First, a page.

Tax, tax, and tax! You are always filing and paying every tax season. Well, the thought of what will happen if you couldn't pay or choose not to pay may have crossed your mind.
If it has, then this article will expose you to the repercussion of missing or refusing to pay tax. While the circumstances behind missing a tax payment vary, the following four things are sure to result.
What happens if you don't pay your taxes?
You do not want to skip filing your tax return or fail to pay your taxes if you are having difficulty. If you do not pay your income tax, the government can seize your assets. You may even go to jail.
You'll Owe a Debt That Keeps Increasing
One of the obvious penalties or repercussions of not paying your tax is increasing debt and tax levy. For every delayed payment, a penalty charge of 5% is incurred on the outstanding amount owed. This charge will continue for five months if you still haven't paid.
While you may have another reason for not paying your tax as at when due, the penalty is categorized as "filing your tax return late or paying your taxes late". The failure-to-file penalties comes into full effect with a 25% penalty fee on the unpaid amount after 5 months. With a penalty this high, it's usually best to file your tax even if you don't have the means to pay.
If you filed, but couldn't pay, the penalty charge for failure-to-pay is the federal short-term rate plus 3% after the due date.
You'll Get a Lien on Your Property
When unpaid taxes pile up to a high figure around $10,000, the IRS can take drastic steps such as putting a lien on your property which often is your house. Hence, if you sell your home later, what you owed is deducted before you can claim a profit. Your vehicle which is also property can as well be seized and sold to cover up for overdue taxes.
The bigger disadvantage is difficulty refinancing your home since there is a lien on it. The credit score will likewise suffer a hit which in turn affects your chance to access many types of loans.
You'll Suffer a Loss on Your Wages
If your refusal to pay lingers for too long, you will be contacted regarding your pending and overdue taxes. If you deflect the attempt to reach you and decide on a repayment plan, your bank account can be accessed. At times the wages are garnished from your employer.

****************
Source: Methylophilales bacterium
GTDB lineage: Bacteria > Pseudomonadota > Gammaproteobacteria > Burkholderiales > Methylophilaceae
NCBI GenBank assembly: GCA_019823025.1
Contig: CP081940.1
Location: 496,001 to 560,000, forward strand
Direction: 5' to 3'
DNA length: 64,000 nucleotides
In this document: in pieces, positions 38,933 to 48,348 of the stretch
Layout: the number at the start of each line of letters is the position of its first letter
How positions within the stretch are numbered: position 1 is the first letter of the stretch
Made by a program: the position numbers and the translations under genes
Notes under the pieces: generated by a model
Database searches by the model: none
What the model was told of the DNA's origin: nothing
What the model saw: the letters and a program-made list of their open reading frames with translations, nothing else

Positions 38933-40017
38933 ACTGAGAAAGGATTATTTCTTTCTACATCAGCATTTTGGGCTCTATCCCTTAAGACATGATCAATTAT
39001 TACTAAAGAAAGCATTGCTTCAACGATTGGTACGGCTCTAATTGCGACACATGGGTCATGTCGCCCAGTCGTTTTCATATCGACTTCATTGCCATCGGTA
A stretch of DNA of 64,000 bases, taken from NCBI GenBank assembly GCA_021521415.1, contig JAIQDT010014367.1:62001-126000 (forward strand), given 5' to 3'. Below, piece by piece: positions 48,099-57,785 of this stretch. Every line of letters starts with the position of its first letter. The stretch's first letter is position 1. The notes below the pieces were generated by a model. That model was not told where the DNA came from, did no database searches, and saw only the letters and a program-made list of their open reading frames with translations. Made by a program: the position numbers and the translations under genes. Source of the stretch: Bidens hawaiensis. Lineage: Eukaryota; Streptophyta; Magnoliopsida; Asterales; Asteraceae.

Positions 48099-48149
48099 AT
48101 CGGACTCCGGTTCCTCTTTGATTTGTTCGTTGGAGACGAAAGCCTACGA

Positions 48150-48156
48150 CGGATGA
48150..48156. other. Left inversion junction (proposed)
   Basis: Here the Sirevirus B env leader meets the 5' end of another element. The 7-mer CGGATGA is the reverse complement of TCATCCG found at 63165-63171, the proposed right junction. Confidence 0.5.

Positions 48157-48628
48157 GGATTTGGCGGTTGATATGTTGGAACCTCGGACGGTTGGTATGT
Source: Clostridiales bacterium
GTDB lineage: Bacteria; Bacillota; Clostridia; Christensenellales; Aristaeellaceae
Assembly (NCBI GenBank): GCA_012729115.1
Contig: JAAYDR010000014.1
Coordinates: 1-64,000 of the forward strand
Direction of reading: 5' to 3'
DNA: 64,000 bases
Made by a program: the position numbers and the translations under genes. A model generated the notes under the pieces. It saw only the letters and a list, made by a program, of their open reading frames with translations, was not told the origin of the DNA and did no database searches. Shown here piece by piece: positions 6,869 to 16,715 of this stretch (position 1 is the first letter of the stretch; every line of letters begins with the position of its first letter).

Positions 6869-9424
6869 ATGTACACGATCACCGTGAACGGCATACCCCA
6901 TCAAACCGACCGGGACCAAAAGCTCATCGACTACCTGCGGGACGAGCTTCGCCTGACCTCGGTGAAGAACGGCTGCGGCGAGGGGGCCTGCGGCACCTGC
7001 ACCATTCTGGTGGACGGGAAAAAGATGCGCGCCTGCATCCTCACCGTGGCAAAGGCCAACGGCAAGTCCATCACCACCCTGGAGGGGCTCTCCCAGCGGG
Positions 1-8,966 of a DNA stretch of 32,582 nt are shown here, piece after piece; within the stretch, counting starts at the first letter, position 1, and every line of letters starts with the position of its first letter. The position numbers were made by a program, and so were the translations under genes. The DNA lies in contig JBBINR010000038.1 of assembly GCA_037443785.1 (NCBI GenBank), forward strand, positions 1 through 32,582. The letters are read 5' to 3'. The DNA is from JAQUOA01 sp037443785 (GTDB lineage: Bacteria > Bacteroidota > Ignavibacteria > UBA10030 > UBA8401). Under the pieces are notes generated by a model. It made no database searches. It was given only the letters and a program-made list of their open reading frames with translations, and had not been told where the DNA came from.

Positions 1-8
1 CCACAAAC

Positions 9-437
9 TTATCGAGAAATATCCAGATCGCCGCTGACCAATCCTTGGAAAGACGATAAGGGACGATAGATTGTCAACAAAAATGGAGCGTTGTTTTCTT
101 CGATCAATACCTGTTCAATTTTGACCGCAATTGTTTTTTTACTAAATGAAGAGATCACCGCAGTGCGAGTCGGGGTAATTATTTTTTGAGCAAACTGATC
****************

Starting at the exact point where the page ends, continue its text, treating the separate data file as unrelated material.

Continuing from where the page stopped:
You'll Lose Your Passport and Driver's License
In some cases, passport and driver's license are seized as consequences for refusing to pay.
You'll Be Charged Extra to Clean Up The Mess
When it gets tough, and the need to file and clear all your tax charges becomes extremely necessary, you may need to hire a professional to accurately prepare your tax form. The cost of this may amount to close to $200, and when you have many years of tax to file, you end up paying a lot added to the penalty fee that has piled up.
You Can Face Jail Time
In some extreme cases that involve a huge amount of unpaid tax, often called tax invasion, the penalty is up to 5 years in jail.
Filing Your Taxes Late
If you are not going to be able to file your tax return by the deadline, you should submit Form 4868 to the IRS by the due date (usually April 15th).
The filing of this form does not give you an extension on when you must pay your taxes. Any money you owe must be sent by the deadline.
Helpful Resource: How to file a tax extension
Despite owing money, you might be tempted to file your tax return but not pay it. The amount you owe in taxes will begin to accumulate interest and penalties if you fail to pay them by the due date.
If you file late, you will continue to accrue interest and penalties. You should file your tax return regardless of whether you have the funds to pay your outstanding taxes by the due date to avoid more failure-to-file penalties on top of failure-to-pay penalties and interest.
What can you do if you can't pay your tax?
Well, some intentionally try to evade tax, but often, many are genuinely unable to pay their taxes. If you fall into this category, there are some steps you can take.
First, note that your inability to pay doesn't mean you won't file your tax. Failure to file taxes at all is almost inexcusable. However, what can be allowed is gradual payments of your taxes. Reach out to the IRS to make arrangements for a certain amount of payment each month. Be realistic when you make this arrangement to avoid falling behind later on. For example, do not promise a monthly payment of $300 when you can't afford it.
Request a Payment Extension
The extension often granted is for tax filing extension and not an extension on payment. So far you filed your taxes, you'll get penalized for late payment at 0.5% without the penalty that comes with late filing.
However, if you can prove to the IRS that you have severe or undue hardship, the payment extension can be granted. But if not granted, you'll have to use the installment payment option. This option as mentioned above allows you to pay a certain amount monthly of what you owe.
Avoiding Tax Evasion
There are penalties, both monetary and seizure of property attached to avoiding or failing to file your tax and deflecting payment. Don't intentionally evade tax as it will lead to extra payment later on even possible jail time if a huge amount has been avoided or evaded. However, take the option of payment on installment if you have financial constraints. Also, you can as well use the tax filing extension or a rarely granted tax payments extension.
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